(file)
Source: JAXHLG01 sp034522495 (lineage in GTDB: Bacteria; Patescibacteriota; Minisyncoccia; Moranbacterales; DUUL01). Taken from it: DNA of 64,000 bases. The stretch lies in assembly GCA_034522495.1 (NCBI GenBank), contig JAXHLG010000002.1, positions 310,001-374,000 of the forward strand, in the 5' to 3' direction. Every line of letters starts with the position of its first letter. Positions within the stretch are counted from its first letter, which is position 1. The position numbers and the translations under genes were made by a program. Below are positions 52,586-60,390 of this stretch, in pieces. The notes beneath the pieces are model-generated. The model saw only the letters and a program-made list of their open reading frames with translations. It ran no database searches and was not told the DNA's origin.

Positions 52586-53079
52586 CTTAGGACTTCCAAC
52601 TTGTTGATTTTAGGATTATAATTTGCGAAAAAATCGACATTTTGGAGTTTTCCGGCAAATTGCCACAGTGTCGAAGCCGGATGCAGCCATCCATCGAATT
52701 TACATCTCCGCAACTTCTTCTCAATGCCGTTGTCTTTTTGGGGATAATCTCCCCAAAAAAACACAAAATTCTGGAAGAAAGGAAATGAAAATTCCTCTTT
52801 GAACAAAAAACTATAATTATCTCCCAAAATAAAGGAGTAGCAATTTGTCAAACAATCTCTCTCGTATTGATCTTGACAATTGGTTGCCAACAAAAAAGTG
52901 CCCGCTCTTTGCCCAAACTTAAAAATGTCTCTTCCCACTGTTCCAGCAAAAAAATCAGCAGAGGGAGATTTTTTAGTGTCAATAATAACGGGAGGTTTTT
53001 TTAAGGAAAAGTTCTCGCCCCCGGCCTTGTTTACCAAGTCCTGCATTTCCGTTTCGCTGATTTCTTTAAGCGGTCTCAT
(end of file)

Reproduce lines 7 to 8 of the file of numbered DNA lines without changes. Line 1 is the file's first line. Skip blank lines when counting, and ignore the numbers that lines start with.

52901 CCCGCTCTTTGCCCAAACTTAAAAATGTCTCTTCCCACTGTTCCAGCAAAAAAATCAGCAGAGGGAGATTTTTTAGTGTCAATAATAACGGGAGGTTTTT
53001 TTAAGGAAAAGTTCTCGCCCCCGGCCTTGTTTACCAAGTCCTGCATTTCCGTTTCGCTGATTTCTTTAAGCGGTCTCAT